There’s a pretty straightforward and direct direction to Disenchanted and there are therefore no added thrills or frills. It’s a linear and somewhat predictable line back to happily ever after but one that manages to capture and encapsulate even the true essence of family. The film, therefore, has more going for it than just another plain, simple and boring Disney musical film. Yes, there are moments where Disenchanted goes beyond our heads in terms of its entertainment value — sometimes being corny or even over the top. Overall, however, when you look at the film as a whole, the story has some moments that are pretty decent — just don’t expect an all-out spectacle.
The Sound of Forgettable-ness
Musicals have an appealing nature to them. It’s not even due to the big dance sequences or choreography. One of the aspects of a musical that makes it enthralling is as simple as it may sound — the music. The songs should have a certain appeal and catchy nature whether through the deep and awe-striking lyrics or a surprisingly catchy tune. Enchanted has its moments with this department that sadly its sequel clearly misses the mark on. There aren’t any real captivating tracks that will want you to go back. Okay, maybe one or two. As a whole, however, Disenchanted’s songs feel forced and lazy with each one sounding almost the same as the last.
There isn’t that much variation throughout the entire movie and instead, this is where the cliche and overused nature of fairytale meets broadway kind of music kicks in. The only standout honestly was the solo song performed by Gabriella Baldacchino as Morgan Philip in the town, but that’s pretty much it and it’s mostly due to her surprising acting in this particular scene that caught our attention. As a whole, Disenchanted shouldn’t have really gone for the musical genre direction if it wasn’t willing to dish out great content and fully commit to the said route.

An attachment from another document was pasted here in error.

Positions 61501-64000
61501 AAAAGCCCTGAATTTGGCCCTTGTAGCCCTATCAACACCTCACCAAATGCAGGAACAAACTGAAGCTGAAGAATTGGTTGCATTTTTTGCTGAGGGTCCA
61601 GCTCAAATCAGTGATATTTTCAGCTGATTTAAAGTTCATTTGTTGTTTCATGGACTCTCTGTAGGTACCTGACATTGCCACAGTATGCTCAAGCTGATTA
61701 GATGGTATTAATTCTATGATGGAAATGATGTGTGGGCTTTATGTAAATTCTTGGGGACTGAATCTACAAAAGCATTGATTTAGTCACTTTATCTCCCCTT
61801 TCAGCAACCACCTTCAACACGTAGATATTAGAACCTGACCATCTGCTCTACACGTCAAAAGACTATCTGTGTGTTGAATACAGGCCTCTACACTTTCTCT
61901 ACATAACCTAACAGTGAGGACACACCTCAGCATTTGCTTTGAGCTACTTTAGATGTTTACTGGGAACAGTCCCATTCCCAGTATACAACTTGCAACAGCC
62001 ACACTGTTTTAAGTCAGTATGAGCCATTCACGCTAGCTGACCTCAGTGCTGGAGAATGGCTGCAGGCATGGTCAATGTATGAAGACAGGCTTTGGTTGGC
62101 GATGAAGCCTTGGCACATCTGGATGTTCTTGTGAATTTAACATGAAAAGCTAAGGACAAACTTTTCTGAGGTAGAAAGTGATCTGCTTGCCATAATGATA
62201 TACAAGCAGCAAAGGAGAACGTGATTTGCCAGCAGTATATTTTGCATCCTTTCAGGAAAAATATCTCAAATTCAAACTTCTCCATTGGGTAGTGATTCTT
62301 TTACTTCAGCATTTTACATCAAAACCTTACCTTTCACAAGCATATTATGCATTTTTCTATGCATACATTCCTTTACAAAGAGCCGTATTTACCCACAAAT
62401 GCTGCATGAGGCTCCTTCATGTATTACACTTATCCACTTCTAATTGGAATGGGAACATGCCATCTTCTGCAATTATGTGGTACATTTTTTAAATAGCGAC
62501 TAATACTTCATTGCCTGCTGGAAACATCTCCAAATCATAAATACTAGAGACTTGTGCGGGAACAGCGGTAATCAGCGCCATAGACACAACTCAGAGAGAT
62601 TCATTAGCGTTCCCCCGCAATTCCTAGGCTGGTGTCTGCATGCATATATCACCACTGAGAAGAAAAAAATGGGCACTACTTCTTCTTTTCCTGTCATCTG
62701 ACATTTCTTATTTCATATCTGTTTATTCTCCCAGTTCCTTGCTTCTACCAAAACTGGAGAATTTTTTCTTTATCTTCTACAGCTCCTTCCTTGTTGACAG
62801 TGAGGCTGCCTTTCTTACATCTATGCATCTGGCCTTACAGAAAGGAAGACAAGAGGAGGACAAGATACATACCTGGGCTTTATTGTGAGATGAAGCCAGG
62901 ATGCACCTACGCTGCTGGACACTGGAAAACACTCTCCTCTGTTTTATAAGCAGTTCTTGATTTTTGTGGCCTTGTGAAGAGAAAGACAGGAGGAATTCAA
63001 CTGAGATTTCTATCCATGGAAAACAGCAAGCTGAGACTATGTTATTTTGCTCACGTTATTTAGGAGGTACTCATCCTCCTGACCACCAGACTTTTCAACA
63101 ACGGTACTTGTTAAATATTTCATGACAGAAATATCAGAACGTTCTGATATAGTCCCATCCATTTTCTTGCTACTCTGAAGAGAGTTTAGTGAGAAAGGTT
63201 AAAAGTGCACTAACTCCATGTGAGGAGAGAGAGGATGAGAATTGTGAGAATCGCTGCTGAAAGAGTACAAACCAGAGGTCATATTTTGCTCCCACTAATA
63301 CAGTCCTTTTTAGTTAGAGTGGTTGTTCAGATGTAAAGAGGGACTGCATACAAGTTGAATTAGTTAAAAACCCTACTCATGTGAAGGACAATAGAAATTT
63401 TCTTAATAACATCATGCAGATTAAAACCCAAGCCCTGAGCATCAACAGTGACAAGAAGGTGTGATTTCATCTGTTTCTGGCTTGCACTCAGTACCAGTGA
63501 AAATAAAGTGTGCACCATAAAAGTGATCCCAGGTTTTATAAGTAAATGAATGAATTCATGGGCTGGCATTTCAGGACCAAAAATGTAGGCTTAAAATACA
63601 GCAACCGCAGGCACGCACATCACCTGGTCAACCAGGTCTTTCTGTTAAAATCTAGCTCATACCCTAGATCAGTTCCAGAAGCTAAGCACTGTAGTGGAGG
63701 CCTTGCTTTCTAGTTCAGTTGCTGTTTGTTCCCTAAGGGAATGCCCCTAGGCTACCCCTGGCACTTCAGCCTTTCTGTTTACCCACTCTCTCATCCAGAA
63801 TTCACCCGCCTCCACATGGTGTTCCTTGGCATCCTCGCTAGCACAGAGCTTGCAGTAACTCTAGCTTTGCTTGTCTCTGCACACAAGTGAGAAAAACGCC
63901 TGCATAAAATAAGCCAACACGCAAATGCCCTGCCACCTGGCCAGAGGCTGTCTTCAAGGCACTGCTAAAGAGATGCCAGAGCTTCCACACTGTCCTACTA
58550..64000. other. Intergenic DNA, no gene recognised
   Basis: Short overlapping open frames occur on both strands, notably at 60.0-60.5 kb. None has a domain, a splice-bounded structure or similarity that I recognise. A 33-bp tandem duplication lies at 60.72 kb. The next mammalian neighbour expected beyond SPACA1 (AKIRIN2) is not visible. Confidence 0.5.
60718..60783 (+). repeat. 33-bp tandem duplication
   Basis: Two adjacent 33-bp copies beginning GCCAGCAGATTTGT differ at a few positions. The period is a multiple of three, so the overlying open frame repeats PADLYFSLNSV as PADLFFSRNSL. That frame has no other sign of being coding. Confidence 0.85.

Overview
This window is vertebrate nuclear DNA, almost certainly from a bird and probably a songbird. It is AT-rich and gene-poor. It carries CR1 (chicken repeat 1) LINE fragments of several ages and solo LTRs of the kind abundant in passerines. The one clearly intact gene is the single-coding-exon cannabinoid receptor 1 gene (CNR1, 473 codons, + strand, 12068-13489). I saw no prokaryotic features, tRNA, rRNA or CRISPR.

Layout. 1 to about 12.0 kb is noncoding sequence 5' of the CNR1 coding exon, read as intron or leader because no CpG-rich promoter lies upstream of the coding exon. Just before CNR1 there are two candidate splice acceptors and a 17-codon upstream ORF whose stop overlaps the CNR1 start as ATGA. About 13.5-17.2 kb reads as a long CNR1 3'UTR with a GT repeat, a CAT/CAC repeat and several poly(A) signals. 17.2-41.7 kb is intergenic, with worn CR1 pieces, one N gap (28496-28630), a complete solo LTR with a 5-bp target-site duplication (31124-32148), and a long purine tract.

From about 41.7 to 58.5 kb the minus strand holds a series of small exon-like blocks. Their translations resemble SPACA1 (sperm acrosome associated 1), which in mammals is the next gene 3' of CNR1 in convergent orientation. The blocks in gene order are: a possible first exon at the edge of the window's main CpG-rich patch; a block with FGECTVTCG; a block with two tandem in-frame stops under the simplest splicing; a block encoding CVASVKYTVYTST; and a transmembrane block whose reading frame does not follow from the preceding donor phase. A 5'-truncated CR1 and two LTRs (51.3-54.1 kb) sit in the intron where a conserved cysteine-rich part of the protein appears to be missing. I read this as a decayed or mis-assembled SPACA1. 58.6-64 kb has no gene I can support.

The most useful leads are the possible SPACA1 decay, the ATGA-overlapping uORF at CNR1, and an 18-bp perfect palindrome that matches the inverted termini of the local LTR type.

Another highlight of course has to be Idina Menzel who again showcases her musical ability which was just amazing to witness and hear despite its somewhat late arrival. Again, lyrically or melodically it present something that left us more to desire but it was still a much-appreciated vocal showcase.
When Reality and Fairytales Collide
Amy Adams still showcases immense energy and charisma which many have fallen in love with during the first film. It’s what even gave the actress a great and steady trajectory as a leading lady. This time around we see two sides from the actress as the role heavily required it and she is able to handle both characterization with justice and just pure talent. The spotlight was admittedly on the actress for the majority of the film and therefore caused some of the other cast members to fade into the background. Patrick Dempsey was the shocker, to be honest as his role almost felt unnecessary and inexistent. Maya Rudolph was also another example of wasted opportunities as she wasn’t able to truly step into the villain role and was instead a filler more than anything.
One of the standouts however as mentioned was Gabriella Baldacchino who took over the role of Rachel Covey in the first film. There’s a great handling from Baldacchino when it comes to the aloof angsty teen role which just comes off as something natural to witness. Her singing roles or parts were also pretty good and this just gave us the need to look out for this actress as the future is almost limitless for her to be quite honest.
The visual feat that Disenchanted achieved is pretty great to be quite honest as there is a very immersive quality to it and the integration once again of the animated world with the live-action world is still well done. There may have been inconsistencies here and there with some of the details but that can be overlooked. The cast, therefore, wasn’t the only aspect that allowed the worlds of Andalasia and Monroeville to come to life but all the more with the special effects and visuals that allowed the film to feel like a blockbuster hit. This was a great showcase from Disney as it showed that despite not having a theatrical release, Disenchanted as a film still tried to lay it all out in pursuit of quality filmmaking and entertainment.
Disenchanted Review: Final Verdict
- Themes on family and breaking the fairytale mindset
- Standout performance: Amy Adams
- This an interesting direction for the story
- Good visual effects
- Music and songs are forgettable
- The rest of the cast fade in the background
Hype Meter: 6/10
Disenchanted doesn’t bring us back into the fairytale-infused euphoric state that the original perfectly captured. The spectacle and grandeur have been reduced into a meta-meet cliche direction but it’s this very con that makes the story pretty interesting to witness. The music and songs aren’t that great but we were pleasantly surprised by the visual tone that Disenchanted had set. When taken as a whole, Disenchanted, despite being a lesser offering than the OG, still has its merits as we see Amy Adams who is once again simply a joy to watch as Giselle, takes us into a whole new exciting adventure.
Watch Disenchanted now as it is available exclusively on Disney+.